Compared with basic security groups, advanced security groups can contain more ECS instances and ENIs, and can manage unlimited private IP addresses. Advanced security groups are applicable to VPC networks, and have a simplified rule adding mechanism. Advanced security groups can be used in scenarios that have higher requirements for O&M efficiency, ECS instance specifications, and computing nodes.

Feature comparison

Note The advanced security group type is in the beta testing phase in China North 5 (Hohhot) and US West 1 (Silicon Valley). You can open a ticket to apply for a free trial.

Because you cannot add ECS instances or ENIs to both basic and advanced security groups, we recommend that you learn about the functional differences between the two security group types before planning your network environment. For more information about basic security groups, see Security group overview.

Item Basic security group Advanced security group
Supports all instance types? Yes No. Only supports instances that support IPv6.
Supports VPCs? Yes Yes
Supports classic networks? Yes No
Rule priority available? Yes No
Access permissions granted to other security groups? Yes No
Manual setting of allow security group rules? Yes Yes
Manual setting of deny security group rules? Yes No. All access requests are denied for advanced security groups by default.
Number of ENIs supported Limited by the number of ECS instances in the security group 50,000
ENIs bound to any instance type? Yes. The instance network type must be VPC. No. ENIs can only be bound to instance types that support IPv6.
Number of private IP addresses 2,000 No limit

Limits

  • You cannot add ECS instances created before May 30, 2019 to advanced security groups.
  • You can add only instance types that support IPv6 to advanced security groups. For more information, see Instance type families.
  • ECS instances and ENIs have the following requirements on security group types:
    • An ECS instance cannot be added to both a basic security group and an advanced security group.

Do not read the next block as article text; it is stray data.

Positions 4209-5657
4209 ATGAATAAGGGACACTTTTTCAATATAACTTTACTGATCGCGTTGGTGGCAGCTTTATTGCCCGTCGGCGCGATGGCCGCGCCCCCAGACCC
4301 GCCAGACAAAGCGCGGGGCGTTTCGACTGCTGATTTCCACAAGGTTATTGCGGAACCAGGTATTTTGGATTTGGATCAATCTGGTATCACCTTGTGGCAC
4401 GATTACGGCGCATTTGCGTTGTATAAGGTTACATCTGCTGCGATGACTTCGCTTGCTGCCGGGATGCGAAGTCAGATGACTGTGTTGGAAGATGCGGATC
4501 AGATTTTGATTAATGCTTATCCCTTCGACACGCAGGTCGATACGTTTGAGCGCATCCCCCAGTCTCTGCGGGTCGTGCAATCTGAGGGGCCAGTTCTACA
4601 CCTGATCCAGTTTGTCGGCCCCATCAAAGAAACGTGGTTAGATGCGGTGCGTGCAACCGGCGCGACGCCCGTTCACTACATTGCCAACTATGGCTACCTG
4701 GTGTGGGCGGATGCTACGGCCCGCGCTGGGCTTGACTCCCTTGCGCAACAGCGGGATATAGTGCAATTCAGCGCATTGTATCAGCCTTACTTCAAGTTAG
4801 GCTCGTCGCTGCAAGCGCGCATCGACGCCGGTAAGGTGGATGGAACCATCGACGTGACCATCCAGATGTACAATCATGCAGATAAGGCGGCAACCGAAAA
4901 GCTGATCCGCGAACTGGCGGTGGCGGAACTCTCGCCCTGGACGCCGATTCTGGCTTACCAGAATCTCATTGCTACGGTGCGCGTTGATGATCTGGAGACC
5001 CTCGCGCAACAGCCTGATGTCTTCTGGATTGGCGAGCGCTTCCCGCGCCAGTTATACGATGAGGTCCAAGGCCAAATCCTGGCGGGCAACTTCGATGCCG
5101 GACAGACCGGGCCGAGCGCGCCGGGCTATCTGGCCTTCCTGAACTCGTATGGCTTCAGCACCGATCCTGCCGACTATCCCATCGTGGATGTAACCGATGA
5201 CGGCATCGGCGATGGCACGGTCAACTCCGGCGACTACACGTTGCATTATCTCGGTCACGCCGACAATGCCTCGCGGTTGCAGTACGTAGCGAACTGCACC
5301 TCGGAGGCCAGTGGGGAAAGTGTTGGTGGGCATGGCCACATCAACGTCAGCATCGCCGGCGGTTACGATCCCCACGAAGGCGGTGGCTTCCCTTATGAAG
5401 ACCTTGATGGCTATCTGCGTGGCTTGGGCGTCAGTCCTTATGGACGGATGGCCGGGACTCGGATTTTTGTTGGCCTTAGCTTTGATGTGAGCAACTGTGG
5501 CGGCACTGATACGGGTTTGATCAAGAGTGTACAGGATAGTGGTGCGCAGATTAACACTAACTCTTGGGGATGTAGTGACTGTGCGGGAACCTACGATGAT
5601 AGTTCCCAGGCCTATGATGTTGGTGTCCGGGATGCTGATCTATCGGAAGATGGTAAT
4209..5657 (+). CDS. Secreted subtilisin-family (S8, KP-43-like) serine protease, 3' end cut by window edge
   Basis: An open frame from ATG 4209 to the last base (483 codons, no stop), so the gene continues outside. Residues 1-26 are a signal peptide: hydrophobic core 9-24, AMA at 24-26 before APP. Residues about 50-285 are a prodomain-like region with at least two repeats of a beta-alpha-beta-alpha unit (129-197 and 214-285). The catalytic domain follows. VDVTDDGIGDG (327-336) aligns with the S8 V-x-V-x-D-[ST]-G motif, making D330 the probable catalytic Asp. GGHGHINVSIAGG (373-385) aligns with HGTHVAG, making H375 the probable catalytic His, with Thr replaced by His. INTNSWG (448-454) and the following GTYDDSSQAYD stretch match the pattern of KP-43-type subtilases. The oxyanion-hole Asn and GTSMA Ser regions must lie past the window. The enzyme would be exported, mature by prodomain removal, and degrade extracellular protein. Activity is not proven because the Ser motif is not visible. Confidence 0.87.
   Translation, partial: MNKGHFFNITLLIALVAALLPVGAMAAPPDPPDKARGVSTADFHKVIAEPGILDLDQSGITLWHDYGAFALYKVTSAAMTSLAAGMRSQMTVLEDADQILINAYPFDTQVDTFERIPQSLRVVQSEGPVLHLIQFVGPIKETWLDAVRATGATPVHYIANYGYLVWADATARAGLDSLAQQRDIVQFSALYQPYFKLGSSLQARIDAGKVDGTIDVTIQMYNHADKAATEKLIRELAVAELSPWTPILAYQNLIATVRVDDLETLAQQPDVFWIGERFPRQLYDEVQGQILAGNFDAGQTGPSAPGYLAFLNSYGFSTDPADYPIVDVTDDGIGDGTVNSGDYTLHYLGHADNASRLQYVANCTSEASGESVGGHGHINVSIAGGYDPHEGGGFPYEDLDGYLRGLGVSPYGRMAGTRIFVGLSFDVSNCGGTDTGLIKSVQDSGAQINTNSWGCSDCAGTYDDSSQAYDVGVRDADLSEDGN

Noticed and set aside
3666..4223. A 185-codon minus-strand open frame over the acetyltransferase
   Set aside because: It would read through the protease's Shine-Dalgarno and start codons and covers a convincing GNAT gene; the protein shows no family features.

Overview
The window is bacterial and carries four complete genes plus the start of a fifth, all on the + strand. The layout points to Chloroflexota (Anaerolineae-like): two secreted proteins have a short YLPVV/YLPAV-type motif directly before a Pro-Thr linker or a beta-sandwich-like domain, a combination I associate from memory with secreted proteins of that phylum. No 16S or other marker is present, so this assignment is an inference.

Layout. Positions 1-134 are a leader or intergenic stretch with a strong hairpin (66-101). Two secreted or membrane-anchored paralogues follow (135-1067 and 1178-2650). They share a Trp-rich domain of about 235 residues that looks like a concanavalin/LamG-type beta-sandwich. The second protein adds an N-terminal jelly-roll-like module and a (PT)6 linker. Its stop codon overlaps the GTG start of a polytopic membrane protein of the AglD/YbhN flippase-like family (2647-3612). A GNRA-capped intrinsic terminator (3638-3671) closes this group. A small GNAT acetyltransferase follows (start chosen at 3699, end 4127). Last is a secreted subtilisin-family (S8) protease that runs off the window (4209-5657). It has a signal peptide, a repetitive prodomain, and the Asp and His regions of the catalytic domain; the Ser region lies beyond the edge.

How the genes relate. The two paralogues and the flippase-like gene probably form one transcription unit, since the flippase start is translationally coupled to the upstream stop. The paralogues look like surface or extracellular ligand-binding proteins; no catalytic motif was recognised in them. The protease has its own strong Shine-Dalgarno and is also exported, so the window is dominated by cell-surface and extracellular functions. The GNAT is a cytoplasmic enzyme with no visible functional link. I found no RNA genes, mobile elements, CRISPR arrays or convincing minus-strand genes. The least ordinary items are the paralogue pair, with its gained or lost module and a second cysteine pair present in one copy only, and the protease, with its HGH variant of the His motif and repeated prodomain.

• An ENI cannot be added to both a basic security group and an advanced security group.
    • When an ENI is bound to an ECS instance, they must belong to the same security group type.

Console operations

In the ECS console, you can use advanced security groups as follows:

  1. Create an advanced security group. Set Security Group Type to Advanced Security Group.
  2. Add an allow rule to the advanced security group.

    An advanced security group is equivalent to a communication whitelist. Only allow rules can be created and no priority values can be set for rules. Authorization objects must be CIDR blocks instead of security groups.

  3. Add an ECS instance that supports IPv6 to an advanced security group. An ECS instance cannot be added to both a basic security group and an advanced security group.
  4. Perform the following steps to use an ENI in an advanced security group:
    1. If an ENI is already in a basic security group, you can Modify an ENI to add the ENI to an advanced security group.
    2. Bind the ENI to an ECS instance.
  5. (Optional) Manage an advanced security group. For example, you can add a tag, modify the name and description, and manage ECS instances in the advanced security group.

API operations

  1. Call CreateSecurityGroup and set SecurityGroupType to enterprise.

    Before creating a security group, confirm that a VPC and a VSwitch have been created.

  2. Call AuthorizeSecurityGroup to add a rule which allows inbound traffic to the advanced security group. Authorization objects must be CIDR blocks instead of security groups.

    An advanced security group is equivalent to a communication whitelist. Policy is set to accept by default. You can leave Priority blank, but you must specify IpProtocol, PortRange, SourcePortRange (optional), SourceCidrIp, and DestCiderIp.

  3. Call AuthorizeSecurityGroupEgress to add an outbound rule to the advanced security group.
  4. Call JoinSecurityGroup to add a VPC-type ECS instance to the advanced security group.
  5. Perform the following steps to use an ENI in an advanced security group:
    1. Call ModifyNetworkInterfaceAttribute to add an ENI to an advanced security group, if the ENI is already in a basic security group.
    2. Call AttachNetworkInterface to attach an ENI that has been added to an advanced security group to an ECS instance.
  6. (Optional) Call DescribeSecurityGroups to view the list of security groups you have created in the current region.